The United States economy has lost one billion dollars every day since Sunday, and we can’t blame it all on the stock market. It’s the result of a tense contract dispute.
All 29 ports on the West Coast, from San Diego to Vancouver, have been shut down since the 10,500 members of the International Longshore and Warehouse Union were locked out Sunday morning. The port operators and international shipping lines, represented by the Pacific Maritime Association, made the decision to close the ports.
The reason behind the closure is legitimate but has been taken to a new level of absurdity. Both sides appear to equally deserve the blame.
Workers of the ILWU do all the dock work at the ports. Their contracts expired at the end of June, and they have been working without contracts since then. Over the past few months, they have participated in several work slowdowns, declining to work overtime and drawing up work schedules in which skilled workers were placed in jobs they knew nothing about. The slowdowns result from disagreements between the union and the PMA over pensions and benefits and the use of new technology which the association claims is necessary but over which the union wants control.
The federal government has appointed a mediator to help the two sides negotiate a new contract. Unfortunately, the entire process has been reduced to childish bickering, with the PMA bringing armed guards to the meeting Tuesday, resulting in a walkout by the ILWU.
Now, everything from factory parts to televisions and papayas are sitting idly up and down the coast.
Some factories are considering shutting down if they do not receive parts to keep their plants operational. Furthermore, there are no other places to unload the cargo because the huge container ships, mostly from Asia, are too large to fit through the Panama Canal.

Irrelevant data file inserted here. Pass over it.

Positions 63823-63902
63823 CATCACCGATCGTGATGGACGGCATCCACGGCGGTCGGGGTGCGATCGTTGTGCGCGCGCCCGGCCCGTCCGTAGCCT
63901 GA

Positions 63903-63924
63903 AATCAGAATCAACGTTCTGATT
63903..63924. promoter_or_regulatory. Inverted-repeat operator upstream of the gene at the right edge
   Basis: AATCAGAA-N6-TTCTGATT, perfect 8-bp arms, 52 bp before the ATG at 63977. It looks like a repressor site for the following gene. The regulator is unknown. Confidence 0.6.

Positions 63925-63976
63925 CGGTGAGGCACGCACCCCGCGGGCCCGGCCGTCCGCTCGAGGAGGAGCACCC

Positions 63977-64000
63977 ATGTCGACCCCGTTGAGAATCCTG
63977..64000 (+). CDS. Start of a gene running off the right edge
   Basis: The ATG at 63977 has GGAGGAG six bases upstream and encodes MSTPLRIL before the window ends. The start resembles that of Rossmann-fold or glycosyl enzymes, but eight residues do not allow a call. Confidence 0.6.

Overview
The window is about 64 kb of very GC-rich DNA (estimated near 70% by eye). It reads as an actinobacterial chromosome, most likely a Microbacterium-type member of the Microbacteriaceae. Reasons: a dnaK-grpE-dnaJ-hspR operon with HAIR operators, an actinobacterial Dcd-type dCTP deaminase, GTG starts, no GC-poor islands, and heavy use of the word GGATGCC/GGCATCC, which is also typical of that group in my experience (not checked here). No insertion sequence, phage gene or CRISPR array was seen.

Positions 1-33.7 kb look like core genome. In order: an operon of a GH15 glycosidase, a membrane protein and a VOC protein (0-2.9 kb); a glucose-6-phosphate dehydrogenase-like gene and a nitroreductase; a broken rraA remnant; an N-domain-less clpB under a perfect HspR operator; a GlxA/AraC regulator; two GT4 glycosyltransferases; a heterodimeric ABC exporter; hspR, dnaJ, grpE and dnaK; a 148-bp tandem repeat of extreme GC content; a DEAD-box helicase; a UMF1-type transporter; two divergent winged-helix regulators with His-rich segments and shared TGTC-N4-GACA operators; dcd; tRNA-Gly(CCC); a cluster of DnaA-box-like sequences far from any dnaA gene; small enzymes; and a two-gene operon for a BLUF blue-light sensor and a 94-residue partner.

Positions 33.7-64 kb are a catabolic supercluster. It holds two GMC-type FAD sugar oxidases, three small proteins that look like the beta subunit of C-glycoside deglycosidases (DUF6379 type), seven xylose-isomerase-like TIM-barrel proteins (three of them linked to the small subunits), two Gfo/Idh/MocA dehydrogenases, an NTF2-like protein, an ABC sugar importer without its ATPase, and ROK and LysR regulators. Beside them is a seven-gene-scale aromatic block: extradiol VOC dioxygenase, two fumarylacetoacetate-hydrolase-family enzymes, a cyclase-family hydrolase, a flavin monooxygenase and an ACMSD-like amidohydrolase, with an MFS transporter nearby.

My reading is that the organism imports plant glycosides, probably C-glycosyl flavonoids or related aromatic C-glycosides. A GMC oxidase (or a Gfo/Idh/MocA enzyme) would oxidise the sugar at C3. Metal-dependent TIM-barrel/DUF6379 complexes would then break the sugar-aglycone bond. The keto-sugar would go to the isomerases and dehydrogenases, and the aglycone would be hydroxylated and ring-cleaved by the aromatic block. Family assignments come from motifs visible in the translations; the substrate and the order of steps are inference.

Both Press Secretary Ari Fleischer and Bush have recommended that the longshoremen get back to work, with Bush attempting to spit out why it’s such a problem: “Any strike’s a tough situation, but this one happens to come at — or, a lockout is a tough situation or no work is a tough situation — this is coming at a bad time.”
With such an inarticulate president, no wonder neither side is intimidated by his threats.
There are innumerable repercussions of the port closure. People who count on the port operations for their livelihoods are having trouble making ends meet.
This includes not only the longshoremen but also the small business owners and small farmers who use the ports to trade their goods. People in Hawaii have begun to stockpile essentials such as toilet paper and rice, fearing the closure will prevent importation of needed goods.
These consequences do not account for how the Asian market is responding to the lack of trade with the United States.
All this is happening because the ILWU and the PMA are involved in a petty bickering match. There are important issues that need to be worked out, but with tensions running high and people storming out of negotiations, how is there supposed to be any progress? Both sides need to calm down. If they can’t reach an agreement soon, Bush needs to step in to help.